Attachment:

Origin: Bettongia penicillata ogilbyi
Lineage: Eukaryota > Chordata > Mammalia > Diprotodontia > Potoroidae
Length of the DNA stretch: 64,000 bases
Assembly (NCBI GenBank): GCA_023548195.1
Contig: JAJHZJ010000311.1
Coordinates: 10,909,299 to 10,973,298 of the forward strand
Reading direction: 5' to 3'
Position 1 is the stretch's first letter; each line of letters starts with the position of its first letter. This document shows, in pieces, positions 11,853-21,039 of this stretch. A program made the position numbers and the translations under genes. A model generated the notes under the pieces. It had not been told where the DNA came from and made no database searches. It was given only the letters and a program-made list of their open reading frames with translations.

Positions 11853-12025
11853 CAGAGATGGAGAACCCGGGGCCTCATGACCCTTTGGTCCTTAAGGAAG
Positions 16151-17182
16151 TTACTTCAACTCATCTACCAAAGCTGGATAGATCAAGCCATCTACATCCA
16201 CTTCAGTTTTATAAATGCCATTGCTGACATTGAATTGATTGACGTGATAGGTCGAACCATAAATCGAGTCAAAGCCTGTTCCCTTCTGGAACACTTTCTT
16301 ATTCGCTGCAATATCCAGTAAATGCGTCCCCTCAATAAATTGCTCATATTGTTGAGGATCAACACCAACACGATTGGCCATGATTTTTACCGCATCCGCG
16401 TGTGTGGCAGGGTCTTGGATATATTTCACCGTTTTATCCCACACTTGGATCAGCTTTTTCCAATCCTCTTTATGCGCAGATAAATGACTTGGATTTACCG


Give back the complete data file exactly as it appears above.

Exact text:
Origin: Bettongia penicillata ogilbyi
Lineage: Eukaryota > Chordata > Mammalia > Diprotodontia > Potoroidae
Length of the DNA stretch: 64,000 bases
Assembly (NCBI GenBank): GCA_023548195.1
Contig: JAJHZJ010000311.1
Coordinates: 10,909,299 to 10,973,298 of the forward strand
Reading direction: 5' to 3'
Position 1 is the stretch's first letter; each line of letters starts with the position of its first letter. This document shows, in pieces, positions 11,853-21,039 of this stretch. A program made the position numbers and the translations under genes. A model generated the notes under the pieces. It had not been told where the DNA came from and made no database searches. It was given only the letters and a program-made list of their open reading frames with translations.

Positions 11853-12025
11853 CAGAGATGGAGAACCCGGGGCCTCATGACCCTTTGGTCCTTAAGGAAG
Positions 16151-17182
16151 TTACTTCAACTCATCTACCAAAGCTGGATAGATCAAGCCATCTACATCCA
16201 CTTCAGTTTTATAAATGCCATTGCTGACATTGAATTGATTGACGTGATAGGTCGAACCATAAATCGAGTCAAAGCCTGTTCCCTTCTGGAACACTTTCTT
16301 ATTCGCTGCAATATCCAGTAAATGCGTCCCCTCAATAAATTGCTCATATTGTTGAGGATCAACACCAACACGATTGGCCATGATTTTTACCGCATCCGCG
16401 TGTGTGGCAGGGTCTTGGATATATTTCACCGTTTTATCCCACACTTGGATCAGCTTTTTCCAATCCTCTTTATGCGCAGATAAATGACTTGGATTTACCG